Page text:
Background & aims: Information regarding long-term HBsAg kinetics during treatment with nucleoside/nucleotide analogues is limited. The aim of the present study was to assess whether finite nucleoside/nucleotide analogue treatment duration could be envisaged during the patient's lifetime.
Methods: Patients with chronic hepatitis B receiving different schedules of nucleoside/nucleotide analogues were followed for a median duration of 102 months, i.e., 8.5 years (interquartile range: 88-119 months). Long-term HBV DNA and HBsAg level kinetics were modeled in order to estimate time to clear HBsAg during therapy in patients with undetectable HBV DNA.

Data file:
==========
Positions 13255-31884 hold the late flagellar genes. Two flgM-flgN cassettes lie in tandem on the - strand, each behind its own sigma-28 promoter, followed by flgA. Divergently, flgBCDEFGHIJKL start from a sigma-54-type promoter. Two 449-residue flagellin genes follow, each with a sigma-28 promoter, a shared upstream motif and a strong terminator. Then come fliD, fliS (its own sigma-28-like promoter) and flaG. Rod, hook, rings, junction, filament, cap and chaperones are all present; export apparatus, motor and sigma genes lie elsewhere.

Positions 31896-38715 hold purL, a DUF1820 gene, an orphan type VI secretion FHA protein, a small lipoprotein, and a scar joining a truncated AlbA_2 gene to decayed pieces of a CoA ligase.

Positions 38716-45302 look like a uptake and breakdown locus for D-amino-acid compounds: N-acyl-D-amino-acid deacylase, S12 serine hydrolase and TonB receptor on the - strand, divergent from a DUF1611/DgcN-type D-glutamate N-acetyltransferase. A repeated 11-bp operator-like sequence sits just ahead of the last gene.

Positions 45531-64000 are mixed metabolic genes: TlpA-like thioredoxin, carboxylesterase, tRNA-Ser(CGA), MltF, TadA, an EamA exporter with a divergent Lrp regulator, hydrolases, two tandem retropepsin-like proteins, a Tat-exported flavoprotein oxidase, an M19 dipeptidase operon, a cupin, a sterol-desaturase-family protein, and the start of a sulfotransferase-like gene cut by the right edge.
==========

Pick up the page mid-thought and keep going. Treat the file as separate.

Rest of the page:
Results: Antiviral therapy was associated with a slow but consistent reduction in the level of HBsAg in most of the patients. Three patterns of HBsAg level declines were identified: decline during both the detectable and undetectable HBV DNA phases; decline during the HBV DNA detectable period only; decline during the HBV DNA undetectable period only. The mean HBsAg titer at the time when HBV DNA became undetectable was 3.29 ± 0.49 Log₁₀ international units (IU)/ml, and the mean slope was -0.007 ± 0.007 Log₁₀ IU/month, i.e., an average decline of 0.084 Log₁₀ IU/year. The corresponding calculated median number of years needed to clear HBsAg was 52.2 years (interquartile range: 30.8-142.7).
Conclusions: This study, based on the very long-term follow-up of patients with chronic hepatitis B treated with potent nucleoside/nucleotide analogues, shows that HBsAg clearance is unlikely to occur during the patient's lifetime, even if HBV replication is well controlled. Thus, lifetime therapy is required in the vast majority of HBV-infected patients.
Copyright © 2012 European Association for the Study of the Liver. Published by Elsevier B.V. All rights reserved.